Earlier this month I taped an episode for KQED’s Check Please! Bay Area and many of you have asked about it, so I thought I’d mix up the blog a bit and write about my experience. Check Please is truly one my favorite shows on TV (and I’m not just saying that now that I’ll be on it) so it was such a kick to go through the whole process first-hand. The show has profiled restaurant spots I’m convinced I’d never had heard of otherwise. It also, for some reason, always seems to air on the weekends at 9 or 10am, just when I have one eye open and need something to transition me into the day. My episode, the first of Season 7, airs April 26th at 7:30. I think it will be a US holiday, or at least a half-day.
I’ll skip through the background information quickly: with the help of a little Liquid Courage, I applied online to be on the show sometime late last fall. I thought my application must have been lost in cyberspace until one of the Associate Producers called me back in February for an initial phone interview. The following week I met the main Producer, Tina, in person and really turned on the charm. When I closed her, Tina made no promises (“casts” are intended to be as diverse as possible and… well I picked up what she was throwin’ down) but called me back 48 hours later to let me know I made the cut! She gave me the names of the other restaurants I’d be visiting so I could get to work. Each diner also has to fill out a written review of each spot and send it in a few days before the Friday taping so she can prepare a basic script for the host.
I felt like such a little sneak when I visited the other two restaurants – little did they know what I was up to! Check Please has to gain legal clearance from each restaurant to be on the show beforehand, so they do know they’re going to be featured but they have no idea when or who will be evaluating. I can vouch for the fact that everything is completely anonymous to replicate a normal diner’s experience. My written reviews will be posted on the Check Please website so I’ll skip that part here.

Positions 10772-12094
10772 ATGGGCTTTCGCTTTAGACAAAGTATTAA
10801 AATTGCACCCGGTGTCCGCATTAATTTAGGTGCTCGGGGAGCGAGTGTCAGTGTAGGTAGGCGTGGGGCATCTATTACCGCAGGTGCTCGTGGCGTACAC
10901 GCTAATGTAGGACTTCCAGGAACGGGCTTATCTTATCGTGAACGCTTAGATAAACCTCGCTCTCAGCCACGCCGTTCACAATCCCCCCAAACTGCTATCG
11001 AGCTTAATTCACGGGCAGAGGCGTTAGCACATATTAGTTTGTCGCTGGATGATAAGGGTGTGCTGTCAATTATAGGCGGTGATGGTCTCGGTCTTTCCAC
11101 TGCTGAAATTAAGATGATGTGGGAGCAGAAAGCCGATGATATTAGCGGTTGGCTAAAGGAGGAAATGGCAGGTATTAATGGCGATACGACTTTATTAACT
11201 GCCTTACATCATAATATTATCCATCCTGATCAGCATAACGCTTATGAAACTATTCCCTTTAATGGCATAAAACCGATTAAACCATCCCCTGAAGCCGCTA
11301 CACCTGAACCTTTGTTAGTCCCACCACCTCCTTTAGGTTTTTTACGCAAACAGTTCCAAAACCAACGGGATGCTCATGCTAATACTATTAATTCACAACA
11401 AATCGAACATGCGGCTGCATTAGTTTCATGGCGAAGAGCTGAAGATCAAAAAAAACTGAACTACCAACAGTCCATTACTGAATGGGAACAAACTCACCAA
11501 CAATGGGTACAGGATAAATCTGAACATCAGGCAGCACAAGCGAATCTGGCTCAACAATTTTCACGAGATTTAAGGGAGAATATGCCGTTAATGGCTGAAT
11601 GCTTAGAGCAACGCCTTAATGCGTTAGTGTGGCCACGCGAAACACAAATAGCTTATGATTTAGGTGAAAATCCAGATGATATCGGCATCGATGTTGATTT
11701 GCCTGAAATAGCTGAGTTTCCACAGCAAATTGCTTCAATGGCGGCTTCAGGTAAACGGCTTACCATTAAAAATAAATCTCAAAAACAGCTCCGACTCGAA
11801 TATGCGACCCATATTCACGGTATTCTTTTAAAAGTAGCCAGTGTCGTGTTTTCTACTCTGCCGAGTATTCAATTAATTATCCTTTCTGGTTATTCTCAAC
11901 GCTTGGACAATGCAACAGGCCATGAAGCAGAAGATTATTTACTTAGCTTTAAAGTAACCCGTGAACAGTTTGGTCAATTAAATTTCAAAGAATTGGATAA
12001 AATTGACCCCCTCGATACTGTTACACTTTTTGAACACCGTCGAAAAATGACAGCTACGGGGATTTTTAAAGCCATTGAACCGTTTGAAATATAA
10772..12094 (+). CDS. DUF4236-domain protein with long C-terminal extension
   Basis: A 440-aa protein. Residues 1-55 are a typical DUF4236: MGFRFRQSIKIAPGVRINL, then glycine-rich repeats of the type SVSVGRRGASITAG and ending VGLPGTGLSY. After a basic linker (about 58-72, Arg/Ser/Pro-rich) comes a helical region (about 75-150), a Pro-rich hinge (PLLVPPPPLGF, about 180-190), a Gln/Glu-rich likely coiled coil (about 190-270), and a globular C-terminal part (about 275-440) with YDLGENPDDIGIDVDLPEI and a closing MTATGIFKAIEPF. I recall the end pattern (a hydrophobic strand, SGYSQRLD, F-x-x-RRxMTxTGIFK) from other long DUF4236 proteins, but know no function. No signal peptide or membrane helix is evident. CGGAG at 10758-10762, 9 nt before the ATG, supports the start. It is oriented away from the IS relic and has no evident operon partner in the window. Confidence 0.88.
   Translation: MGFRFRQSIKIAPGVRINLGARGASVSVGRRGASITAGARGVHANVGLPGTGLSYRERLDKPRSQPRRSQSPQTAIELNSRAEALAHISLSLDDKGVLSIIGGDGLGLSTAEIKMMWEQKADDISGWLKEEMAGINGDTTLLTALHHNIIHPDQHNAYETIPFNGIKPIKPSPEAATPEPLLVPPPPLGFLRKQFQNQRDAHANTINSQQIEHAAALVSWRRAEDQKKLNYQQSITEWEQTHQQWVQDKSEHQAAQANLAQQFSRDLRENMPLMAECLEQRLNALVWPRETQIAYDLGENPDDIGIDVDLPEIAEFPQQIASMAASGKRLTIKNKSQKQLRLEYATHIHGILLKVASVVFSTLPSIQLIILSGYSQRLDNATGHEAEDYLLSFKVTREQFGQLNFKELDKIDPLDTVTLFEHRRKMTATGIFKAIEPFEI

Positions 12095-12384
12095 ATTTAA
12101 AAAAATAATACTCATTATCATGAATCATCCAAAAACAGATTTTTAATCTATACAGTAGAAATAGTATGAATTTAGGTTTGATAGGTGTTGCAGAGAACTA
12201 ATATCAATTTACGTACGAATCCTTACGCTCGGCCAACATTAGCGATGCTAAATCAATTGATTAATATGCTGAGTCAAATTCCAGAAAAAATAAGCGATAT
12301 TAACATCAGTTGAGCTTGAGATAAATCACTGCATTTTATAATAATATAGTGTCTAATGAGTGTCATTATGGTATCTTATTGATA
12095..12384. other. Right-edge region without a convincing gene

Finally, the big day rolled around and I have to admit, I woke up with a few butterflies in my stomach. My boss had mandated I take the day off (“you’re going to have to get your hair did! And your makeup! I don’t want to see you!” I guess my normal work presentation doesn’t cut it, hm). So, I spent the morning doing what calms me best: a leisurely run by the Golden Gate Bridge chased by a monster bacon, egg, and cheese sando from La Boulange.
When I arrived at the studio at noon, I went to shake the Tina’s hand and she replied “No, no, no. We’re family now – we hug.” She then handed me a tall glass of wine and told me to get boozing. This moment epitomizes how I feel about the staff at KQED: warm, welcoming, and accommodating. Throughout the entire process, Tina and her team were the most professional bunch of people I’ve ever worked with. For the next hour or so in the green room, I met the other cast members, drank wine, got mic’d, became TV presentable, drank more wine, jotted down a few last minute notes, met the host Leslie, and another swig of wine because of the insurmountable peer pressure. When it was time to walk onto the set, I had a serious case of the giggles but… what butterflies??
When we got in our chairs on the set, the first thing we did – shocker – was choose if we’d be drinking white or red on air. I chose white, because, as I’m sure all my female compatriots can relate to, it would be a cold day in hell before I’d be caught with purple teeth. We then did a warm-up exercise called “The IHOP” where we ran through a segment pretending the restaurant of choice is IHop. I went first and shared that IHop should really only be reserved for special occasions, the staff is warm and welcoming, and the buttery chocolate chip pancakes are not to be missed, etc. At first the exercise seemed kind of pointless and silly to me, but in just those few minutes I felt significantly more comfortable in front of the cameras and speaking to the other diners.
After the practice round, we got going for real. I had prepped in the green room with Leslie and Tina about my key talking points but Leslie did a great job teeing up conversation points for me. You’ll have to tune in to catch all the dirty details, but I do remember the other woman trashing my restaurant’s French fries. Luckily, the other guy on the show gave my spot a glowing review so I walked away feeling cheerful.
It was a day that included my favorite activities: discussing Bay Area restaurants, day drinking, and meeting new people. If Check Please ever does a reunion episode, count me IN!